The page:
Is Skipping Jury Duty a Crime?

with No Comments

The jury system is the cornerstone of our criminal justice system. Without jurors being available to hear cases, the mechanism by which cases are resolved will come to an abrupt halt. Under New York law, skipping jury duty can result in both criminal and civil penalties.

Who is Required to Serve on Jury Duty?

To be eligible to serve as a juror in New York State, you must need the following five requirements:

  1. Be a United States Citizen,
  2. Be at least 18 years old,
  3. Reside in the County in which you are summoned to serve,
  4. Be able to understand and communicate in the English language,
  5. No felony convictions.

How Frequently Are You Required to Serve on Jury Duty?

Generally speaking, you are eligible to serve on jury duty every 6 years. If you serve on a jury for 10 days or more, then you will be eligible to serve on the jury in 8 years. Juror service that is 10 days or longer can be Grand Jury or a trial jury (originally called a “Petit Jury” or a small jury).

What Happens if You Skip Jury Duty?

If you do not show up for your jury duty, you will automatically receive a new summons for jury duty on a different date.

What Are Civil Penalties for Skipping Jury Duty in New York?

Under Judiciary Law Section 527, you may be subject to a fine of up to $250 for not responding or failing to attend jury duty. In order for the fine to be imposed a proceeding has to be brought against you for non-compliance. Importantly, a proceeding for non-compliance cannot be brought against you for skipping jury duty, unless there is proof that you have received the jury summons and later, a notice of non-compliance.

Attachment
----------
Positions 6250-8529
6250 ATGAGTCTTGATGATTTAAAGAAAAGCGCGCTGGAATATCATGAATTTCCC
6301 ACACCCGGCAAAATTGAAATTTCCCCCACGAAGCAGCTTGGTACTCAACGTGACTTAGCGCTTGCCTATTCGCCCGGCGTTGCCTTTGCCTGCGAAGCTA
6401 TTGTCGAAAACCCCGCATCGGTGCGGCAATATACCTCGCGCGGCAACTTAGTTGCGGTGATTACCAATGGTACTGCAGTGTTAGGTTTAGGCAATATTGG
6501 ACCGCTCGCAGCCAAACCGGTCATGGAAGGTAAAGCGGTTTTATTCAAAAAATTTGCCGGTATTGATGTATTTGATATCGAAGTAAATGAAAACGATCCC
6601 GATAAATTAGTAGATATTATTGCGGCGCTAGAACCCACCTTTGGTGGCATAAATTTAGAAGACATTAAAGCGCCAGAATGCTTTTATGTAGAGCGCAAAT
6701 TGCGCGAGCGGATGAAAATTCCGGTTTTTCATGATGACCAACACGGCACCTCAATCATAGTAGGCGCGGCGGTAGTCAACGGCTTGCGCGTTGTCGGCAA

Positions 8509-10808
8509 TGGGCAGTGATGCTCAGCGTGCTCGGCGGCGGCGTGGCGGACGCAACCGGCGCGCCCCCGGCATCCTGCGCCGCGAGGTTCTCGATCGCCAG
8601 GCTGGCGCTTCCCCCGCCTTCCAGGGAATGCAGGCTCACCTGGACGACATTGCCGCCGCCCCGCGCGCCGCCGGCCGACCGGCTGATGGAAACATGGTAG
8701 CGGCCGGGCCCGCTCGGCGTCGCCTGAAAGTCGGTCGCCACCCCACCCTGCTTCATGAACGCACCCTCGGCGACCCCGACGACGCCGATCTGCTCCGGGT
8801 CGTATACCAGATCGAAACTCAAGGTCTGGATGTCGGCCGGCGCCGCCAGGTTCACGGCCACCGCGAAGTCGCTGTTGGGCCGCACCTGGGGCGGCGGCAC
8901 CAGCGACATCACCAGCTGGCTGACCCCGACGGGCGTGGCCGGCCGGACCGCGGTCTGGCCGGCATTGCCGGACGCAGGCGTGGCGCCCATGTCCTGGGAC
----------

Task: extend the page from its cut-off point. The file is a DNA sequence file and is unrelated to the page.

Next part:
That requires proof that you were served personally or by first-class mail, with a notice of noncompliance. Although it is not clear how many civil penalties are imposed for skipping jury duty, it appears that it must be repeated non-attendance of jury duty.

What Are the Criminal Penalties for Skipping Jury Duty in New York?

In theory, you can be arrested and charged with Criminal Contempt in the Second Degree, in violation of Penal Law 215.50 for skipping jury duty. Criminal Contempt requires intentional disobedience of a court order of which you have knowledge of. This charge is a Class “A” Misdemeanor, which can be punishable by:

  • Up to 1 year in prison,
  • Probation,
  • Conditional Discharge (with conditions imposed by the court),
  • Unconditional Discharge (no conditions imposed by the court), OR
  • Time served.

With that being said, search of New York cases has not revealed a single case that an individual was arrested and then criminally prosecuted for skipping jury duty. It appears that although this law is on the books, it is infrequently if not never used.

Contact Us Today

If you or your loved ones need a criminal defense attorney, please keep us in mind. Contact us to schedule your obligation-free consultation.